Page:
5G capabilities could provide many benefits to transportation:
Efficient Traffic Flow
Smart traffic controllers (Vehicle-to-Infrastructure) can detect when vehicles are approaching and time signals to be most efficient. Smart vehicles may also communicate with each other (Vehicle-to-Vehicle) and form convoys with minimal spacing between vehicles to maximize road space.
Driverless vehicles may become a reality when they can better communicate with vehicles that have drivers. In addition, driverless vehicles could communicate with traffic infrastructure to respond to road conditions, upcoming queues or other traffic issues that may arise.
Smart vehicles could communicate with cyclists, pedestrians and other road users to improve safety. For instance, Vehicle-to-Pedestrian technologies could enable cars to automatically stop at traffic crossings or alert pedestrian devices when a car is approaching at unsafe speeds.
Better Public Transportation
Smart traffic signals could be set to prioritize public transportation to reduce travel times, while new sensors could be deployed at bus stops to determine if anyone is waiting to be picked up.
These capabilities only scratch the surface of what might be possible when the technology is fully deployed across the country.
Implementing 5G in Your City
5G networks enable IoT capabilities at a much lower cost than conventional 4G networks. While 4G modules are expensive, power-consuming and high maintenance, given the requirement of complicated service plans, 5G modules will accept small, inexpensive and low-power devices with simple pay-per-use service plans. This means that cities will be able to implement smart infrastructure at a much lower cost, and more vehicles could come equipped with the technology.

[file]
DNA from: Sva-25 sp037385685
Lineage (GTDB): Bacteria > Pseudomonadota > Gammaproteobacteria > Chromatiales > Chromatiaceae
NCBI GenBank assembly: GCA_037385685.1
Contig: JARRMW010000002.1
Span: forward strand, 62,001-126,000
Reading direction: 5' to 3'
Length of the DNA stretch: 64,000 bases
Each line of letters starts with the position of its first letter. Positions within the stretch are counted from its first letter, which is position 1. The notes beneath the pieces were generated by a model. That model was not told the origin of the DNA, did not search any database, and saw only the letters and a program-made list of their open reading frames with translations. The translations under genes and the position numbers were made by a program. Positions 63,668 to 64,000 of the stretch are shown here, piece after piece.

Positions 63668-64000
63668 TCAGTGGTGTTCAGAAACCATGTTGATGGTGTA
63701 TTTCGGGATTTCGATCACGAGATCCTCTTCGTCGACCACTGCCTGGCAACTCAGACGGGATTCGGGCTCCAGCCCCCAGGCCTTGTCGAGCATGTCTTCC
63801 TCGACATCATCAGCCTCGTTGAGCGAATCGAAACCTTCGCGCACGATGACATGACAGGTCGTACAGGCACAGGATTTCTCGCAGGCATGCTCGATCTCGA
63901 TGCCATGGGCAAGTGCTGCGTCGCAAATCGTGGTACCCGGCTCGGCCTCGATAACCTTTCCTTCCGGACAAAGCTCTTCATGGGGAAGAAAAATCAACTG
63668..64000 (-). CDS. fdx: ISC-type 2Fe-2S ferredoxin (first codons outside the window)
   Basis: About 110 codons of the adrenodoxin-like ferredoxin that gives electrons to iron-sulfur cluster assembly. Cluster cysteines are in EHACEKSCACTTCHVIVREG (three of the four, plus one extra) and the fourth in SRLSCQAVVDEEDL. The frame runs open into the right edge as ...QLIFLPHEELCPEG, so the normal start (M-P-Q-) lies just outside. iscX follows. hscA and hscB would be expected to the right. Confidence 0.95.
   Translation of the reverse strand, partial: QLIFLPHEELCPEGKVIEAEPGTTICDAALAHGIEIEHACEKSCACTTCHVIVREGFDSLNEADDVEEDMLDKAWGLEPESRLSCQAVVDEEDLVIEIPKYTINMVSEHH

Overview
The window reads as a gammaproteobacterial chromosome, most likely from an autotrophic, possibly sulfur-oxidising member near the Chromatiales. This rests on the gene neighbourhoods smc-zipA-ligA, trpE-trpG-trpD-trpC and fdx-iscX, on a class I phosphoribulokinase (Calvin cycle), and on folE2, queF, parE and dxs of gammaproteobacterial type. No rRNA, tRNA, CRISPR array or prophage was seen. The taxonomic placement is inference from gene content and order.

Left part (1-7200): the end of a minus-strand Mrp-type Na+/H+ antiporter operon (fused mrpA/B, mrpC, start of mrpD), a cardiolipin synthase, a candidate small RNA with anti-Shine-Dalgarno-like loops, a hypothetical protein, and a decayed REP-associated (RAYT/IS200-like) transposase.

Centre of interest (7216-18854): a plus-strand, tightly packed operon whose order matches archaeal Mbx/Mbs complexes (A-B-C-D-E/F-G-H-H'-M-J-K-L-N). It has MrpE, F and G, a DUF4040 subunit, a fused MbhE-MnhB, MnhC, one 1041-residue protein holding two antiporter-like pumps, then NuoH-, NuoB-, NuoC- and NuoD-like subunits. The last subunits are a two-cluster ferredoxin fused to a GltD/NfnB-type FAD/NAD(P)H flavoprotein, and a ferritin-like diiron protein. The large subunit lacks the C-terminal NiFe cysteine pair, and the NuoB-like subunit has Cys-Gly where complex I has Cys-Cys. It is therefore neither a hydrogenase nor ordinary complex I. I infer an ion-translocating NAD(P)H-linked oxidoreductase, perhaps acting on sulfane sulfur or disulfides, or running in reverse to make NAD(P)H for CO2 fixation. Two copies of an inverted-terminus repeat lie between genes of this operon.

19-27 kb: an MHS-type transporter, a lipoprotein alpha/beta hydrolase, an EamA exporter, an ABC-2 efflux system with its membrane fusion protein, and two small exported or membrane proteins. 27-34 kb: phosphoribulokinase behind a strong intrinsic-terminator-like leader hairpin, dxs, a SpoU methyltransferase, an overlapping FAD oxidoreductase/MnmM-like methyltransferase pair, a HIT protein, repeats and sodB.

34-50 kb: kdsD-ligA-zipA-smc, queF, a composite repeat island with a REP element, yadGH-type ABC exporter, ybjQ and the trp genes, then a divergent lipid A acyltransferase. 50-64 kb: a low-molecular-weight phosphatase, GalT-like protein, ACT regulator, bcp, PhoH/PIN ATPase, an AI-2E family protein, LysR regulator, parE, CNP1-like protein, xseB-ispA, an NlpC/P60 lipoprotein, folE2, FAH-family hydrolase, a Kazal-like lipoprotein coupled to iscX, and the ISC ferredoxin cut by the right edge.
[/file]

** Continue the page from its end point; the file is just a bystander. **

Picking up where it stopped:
Rather than replacing existing equipment, new technologies enable cities to augment their existing infrastructure with the new wireless capabilities. Applied Information’s Connected Traffic Cabinet System works with existing traffic hardware to add a new level of connectivity. These solutions are expected to support the rollout of 5G networks over time and could make smart city upgrades a lot more affordable.
Connected traffic infrastructure also requires a central system that supports it. For instance, AI’s Glance Smart City Supervisory System enables cities to manage all of their traffic and ITS assets under one, easy-to-use web application. Through the cloud-based platform, city officials and engineers can quickly view the status of any asset and diagnose problems.
The Bottom Line
5G networks may be a few years away from truly widespread adoption, but many vehicle manufacturers and cities are already preparing for its impact on transportation.
Applied Information specializes in adding new wireless capabilities to existing traffic infrastructure, as well as providing the software solutions required to harness the benefits of smart city technologies. From connected traffic controllers to school zone flashing beacons, we provide a wide range of solutions for any budget.